In addition, autonomous vehicles will be able to reduce traffic through more efficient usage of road real estate. Owing to split second reactions and machine to machine communication with the vehicles nearby, cars could achieve simultaneous and synchronized starting at red lights, driving within inches of the car in front and seamlessly optimizing routes based on the current traffic situation. No more Falling Down when you are riding in the Mercedes F105 or the Volvo Concept 26.

Not only are today’s cars creeping forward for hours in slow traffic, they are actually standing still most of the time. A whopping 95 percent of the time. In stark contrast, self-driving cars will likely be driving most of the time, immediately picking up the next passenger after drop-off. As our car-defined cities have grown, parking inevitably became a nightmarish issue – for drivers, commuters and city planners. Despite the perennial lack of parking space, cities overall consist of 15-20 percent parking space. What will happen to all that prime real estate when no one needs parking? Green revolution or property crisis? And what about all those suburban garages? At first all that unused space will quite naturally fuel a startup boom, but over time garages will no longer be built. Why should they?

PEOPLE WILL COMMUTE LONGER

And what will happen to the car industry with all that efficiency being squeezed out of every shared vehicle? Sales will plummet and the industry must certainly be doomed! I would not short the market just yet. When the cost of car transportation will go down dramatically, demand will go dramatically up – economics 101. For example, more efficient and productive commuting will increase demand and acceptance for commutes, and hence people will commute longer.

As a car industry executive I would be less worried about volumes and more worried about the threatening irrelevance of car brands. The what?! Think about it, what will be your main transportation brand in the future? Probably Uber or one of its competitors. As vehicles zip around autonomously, and transportation becomes a service on demand, the brand of the hardware manufacturer will ultimately be less important.

Much like consumers of data could not care less whether their TCP/IP packets are transported by core routers from Cisco, Juniper or Huawei. Yes, there will be niches, and autonomous cars could still be symbols of status, but my guess is that the mass market will change profoundly. The game of musical partnerships chairs is already in full swing, with Volvo partnering with Uber, who also has Toyota as an investor. Lyft and General Motors are already in bed together. What is the future for car insurance brands? Car financing? Corner shop mechanics?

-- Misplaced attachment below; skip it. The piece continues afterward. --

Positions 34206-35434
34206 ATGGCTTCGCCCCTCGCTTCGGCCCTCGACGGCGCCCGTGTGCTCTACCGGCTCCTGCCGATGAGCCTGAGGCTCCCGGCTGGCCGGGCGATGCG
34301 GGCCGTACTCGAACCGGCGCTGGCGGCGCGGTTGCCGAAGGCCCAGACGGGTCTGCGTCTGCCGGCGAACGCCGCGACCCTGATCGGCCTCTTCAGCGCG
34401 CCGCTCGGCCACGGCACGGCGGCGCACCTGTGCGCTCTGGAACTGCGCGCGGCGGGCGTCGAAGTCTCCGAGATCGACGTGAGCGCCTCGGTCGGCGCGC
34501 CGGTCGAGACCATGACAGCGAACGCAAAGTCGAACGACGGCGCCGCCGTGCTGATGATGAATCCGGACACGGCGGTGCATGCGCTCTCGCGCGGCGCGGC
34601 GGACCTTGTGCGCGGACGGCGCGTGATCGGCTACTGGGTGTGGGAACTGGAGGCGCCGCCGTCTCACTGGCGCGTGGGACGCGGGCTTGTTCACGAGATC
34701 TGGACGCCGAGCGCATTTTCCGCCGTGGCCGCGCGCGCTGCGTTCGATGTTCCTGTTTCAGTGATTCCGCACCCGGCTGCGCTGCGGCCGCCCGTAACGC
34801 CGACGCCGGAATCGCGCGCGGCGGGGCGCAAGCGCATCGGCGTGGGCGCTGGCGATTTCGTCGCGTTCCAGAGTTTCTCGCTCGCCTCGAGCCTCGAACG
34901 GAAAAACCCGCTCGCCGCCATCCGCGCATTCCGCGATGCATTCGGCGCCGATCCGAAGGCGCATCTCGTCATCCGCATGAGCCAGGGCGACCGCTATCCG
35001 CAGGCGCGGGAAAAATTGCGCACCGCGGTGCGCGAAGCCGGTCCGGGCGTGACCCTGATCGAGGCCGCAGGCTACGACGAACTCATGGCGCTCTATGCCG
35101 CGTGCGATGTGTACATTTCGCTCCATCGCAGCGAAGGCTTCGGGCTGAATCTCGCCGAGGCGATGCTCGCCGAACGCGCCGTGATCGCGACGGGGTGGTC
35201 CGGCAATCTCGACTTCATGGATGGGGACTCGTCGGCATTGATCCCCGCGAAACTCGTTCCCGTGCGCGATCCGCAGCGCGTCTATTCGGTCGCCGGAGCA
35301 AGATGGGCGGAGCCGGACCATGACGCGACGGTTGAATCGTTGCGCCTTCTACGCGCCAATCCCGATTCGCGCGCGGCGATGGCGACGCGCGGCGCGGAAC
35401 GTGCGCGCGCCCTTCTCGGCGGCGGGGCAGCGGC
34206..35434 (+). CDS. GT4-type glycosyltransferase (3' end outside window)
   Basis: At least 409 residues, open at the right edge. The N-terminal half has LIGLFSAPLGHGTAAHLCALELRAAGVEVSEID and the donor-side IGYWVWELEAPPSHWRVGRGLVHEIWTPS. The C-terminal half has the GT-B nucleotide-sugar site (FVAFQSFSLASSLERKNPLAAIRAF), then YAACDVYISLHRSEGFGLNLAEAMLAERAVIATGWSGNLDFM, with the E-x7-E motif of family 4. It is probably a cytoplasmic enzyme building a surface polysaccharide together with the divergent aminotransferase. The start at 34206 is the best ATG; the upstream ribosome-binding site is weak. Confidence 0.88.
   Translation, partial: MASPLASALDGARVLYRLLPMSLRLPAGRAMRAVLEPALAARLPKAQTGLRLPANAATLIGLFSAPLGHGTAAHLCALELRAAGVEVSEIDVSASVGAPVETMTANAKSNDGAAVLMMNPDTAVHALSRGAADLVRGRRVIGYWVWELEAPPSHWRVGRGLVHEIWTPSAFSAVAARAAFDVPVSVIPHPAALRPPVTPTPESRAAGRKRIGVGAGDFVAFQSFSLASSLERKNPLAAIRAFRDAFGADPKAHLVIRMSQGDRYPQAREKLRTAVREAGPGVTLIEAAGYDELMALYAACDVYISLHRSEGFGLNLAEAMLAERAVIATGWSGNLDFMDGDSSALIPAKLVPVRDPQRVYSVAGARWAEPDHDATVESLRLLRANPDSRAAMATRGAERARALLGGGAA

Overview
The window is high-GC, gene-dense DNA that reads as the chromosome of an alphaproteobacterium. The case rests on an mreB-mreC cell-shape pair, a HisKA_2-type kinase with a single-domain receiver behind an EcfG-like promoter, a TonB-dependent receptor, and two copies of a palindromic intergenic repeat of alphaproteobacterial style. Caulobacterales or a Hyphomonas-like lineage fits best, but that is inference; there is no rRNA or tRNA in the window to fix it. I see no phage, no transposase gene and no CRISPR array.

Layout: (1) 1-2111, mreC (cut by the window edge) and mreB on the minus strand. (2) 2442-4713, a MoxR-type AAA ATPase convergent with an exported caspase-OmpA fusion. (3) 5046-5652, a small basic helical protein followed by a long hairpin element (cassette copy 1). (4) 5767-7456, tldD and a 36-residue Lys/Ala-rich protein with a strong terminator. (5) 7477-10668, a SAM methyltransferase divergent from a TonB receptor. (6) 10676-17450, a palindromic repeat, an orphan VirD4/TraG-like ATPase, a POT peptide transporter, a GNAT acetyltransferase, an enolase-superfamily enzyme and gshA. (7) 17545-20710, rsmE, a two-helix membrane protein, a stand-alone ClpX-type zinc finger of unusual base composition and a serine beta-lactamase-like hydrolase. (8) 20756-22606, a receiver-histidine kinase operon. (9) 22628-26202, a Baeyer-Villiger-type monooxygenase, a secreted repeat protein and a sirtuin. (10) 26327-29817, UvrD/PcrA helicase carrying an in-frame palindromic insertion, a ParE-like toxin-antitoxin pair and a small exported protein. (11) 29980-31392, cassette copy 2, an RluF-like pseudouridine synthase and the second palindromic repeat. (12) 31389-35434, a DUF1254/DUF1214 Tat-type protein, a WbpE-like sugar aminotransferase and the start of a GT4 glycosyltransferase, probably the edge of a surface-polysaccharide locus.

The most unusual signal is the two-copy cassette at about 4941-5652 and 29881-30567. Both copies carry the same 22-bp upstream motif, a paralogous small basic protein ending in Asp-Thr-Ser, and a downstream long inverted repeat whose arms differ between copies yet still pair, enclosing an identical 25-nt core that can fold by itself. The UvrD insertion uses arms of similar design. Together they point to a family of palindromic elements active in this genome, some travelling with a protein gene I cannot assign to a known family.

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All in all, these changes make me a little sad. Or perhaps nostalgic. In 1994 I firmly believed a car equaled freedom, and I truly yearned for a car. It will seem pretty absurd in a decade or two with all the tire changes, car washes, parking hunting sessions, hours in slow moving traffic, and visits to the mechanic. My kids will think that owning a car is tantamount to a job. Who needs an extra job?! Chances are that owning a car will be their ultimate luxury.

Cars have enormous societal impact – for good and for bad. A revolution in cars will undoubtedly be a revolution in society. A carvolution. Chinese search engine Baidu, Volvo, Google, Nissan and Mercedes-Benz have all promised autonomous vehicles generally available by 2020. On August 16 2016 The Ford Motor Company announced that by 2021 it will offer autonomous vehicles on demand – one century after the production of the iconic model T surpassed 1 million units per year.

NAME: Dan Ouchterlony

TITLE: Head of Personal Finance, Schibsted Growth Sweden

YEARS IN SCHIBSTED: 10

WHAT I'M INSPIRED BY: Helping people make the most of their money.